It’s been raining like crazy for weeks now. We’re getting close to forty days and forty nights. I’m expecting the Ark to swing into view any time now with Mrs. Noah peeking out the window to check whether its time to hang the washing out.
The Rother Valley has been quite severely flooded at times, as has the Medway. One of my friends has had to move out of their house after the water came in. That was Christmas Eve. Not great timing. But at least they seem to have been bailed out by the insurers and have landed in a better pad than they’d hoped for while their own dries out.
But the flooding reminded me of something I find fascinating, the changing Sussex coast. We tend to think that the coast as fairly static but seven hundred years ago the sea came miles inland of where it is now.
Why this was we’re not sure. Sea levels are probably higher now than in mediaeval and Roman times, but it’s possible that as the glaciers receded that the British Isles rocked – with Scotland rising as the glaciers disappeared and the South falling. If that sounds incredible it’s worth bearing in mind that geologists trying to model tectonic plate collisions have had good results pushing solids into a layered ‘cake’ of putty and honey. Under the great weights of the continents the subterranean transition zone acts almost as a semi liquid. So imagine a brick rocking in a sea of golden syrup.
Anyway, I digress slightly. What we do know is that the sea reached up almost as far as Bodiam and that Smallhythe, just outside Tenterden, and now around 10 miles from the sea, was a port. In Roman times barges used to head upstream to Etchingham to take on loads of iron from the Weald.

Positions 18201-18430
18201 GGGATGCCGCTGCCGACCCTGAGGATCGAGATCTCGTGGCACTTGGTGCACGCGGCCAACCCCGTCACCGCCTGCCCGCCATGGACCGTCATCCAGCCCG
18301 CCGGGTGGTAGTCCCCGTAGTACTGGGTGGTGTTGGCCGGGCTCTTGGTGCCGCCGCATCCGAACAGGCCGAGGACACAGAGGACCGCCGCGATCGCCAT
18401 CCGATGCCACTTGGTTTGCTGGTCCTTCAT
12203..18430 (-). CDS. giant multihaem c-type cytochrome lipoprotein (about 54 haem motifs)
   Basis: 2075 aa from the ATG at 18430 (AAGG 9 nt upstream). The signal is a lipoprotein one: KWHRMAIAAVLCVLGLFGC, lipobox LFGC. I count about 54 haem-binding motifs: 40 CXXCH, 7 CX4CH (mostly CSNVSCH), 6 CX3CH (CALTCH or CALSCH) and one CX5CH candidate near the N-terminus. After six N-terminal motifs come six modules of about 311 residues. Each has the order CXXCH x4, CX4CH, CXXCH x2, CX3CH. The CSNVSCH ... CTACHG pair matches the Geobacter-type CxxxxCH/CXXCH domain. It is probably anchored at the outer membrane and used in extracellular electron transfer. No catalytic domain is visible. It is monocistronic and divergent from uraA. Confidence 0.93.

The coast was changed irrevocably in the great storm of February 1287, a storm that diverted the course of the Rother from New Romney to Rye, destroyed Old Winchelsea and collapsed the cliff at Hastings, and with it half of Hastings Castle and blocking the entrance to the harbour. Later that year another great storm, St Lucia’s storm flooded the Netherlands and Northern Germany killing some 60-80,000 people.
So to see the Rother Valley under water once more was a little akin to travelling back in time (albeit without being able to place a bet on England to win the 1966 world cup and thus be rich on one’s return).
One quirk of the realisation that much of today’s coast was underwater is that it brings into question some of the theories surrounding the Battle of Hastings. You see, despite their being an abbey built on ‘the site’ there’s no archaeological evidence of a battle having taken place at all on the official location, Senlac Hill.
William is supposed to have landed at Pevensey, but if the higher sea levels were replicated across the Sussex coast, that landing site, Normans Bay, would have been flooded.
Moreover it would call into question the idea that the Normans took the route suggested in the recent Time Team special – up from Hastings and that the battle was fought on the ridge where the current Battle to Hastings road runs.
If Pevensey was the nearest place of note to the landing spot it suggests that the Normans may have landed on the East side of a then flooded Pevensey Bay. We may have been looking for a battle in all the wrong places for years.
It would seem quite possible, if indeed the nearest landmark to where the Normans landed was the refurbished Roman fortification at Anderitum or Pevensey and managed to get to the area around Battle that they would have approached from the West, perhaps via Ninfield.
OK, lots of people like to speculate about this sort of thing, but our changing coast might provide a few clues.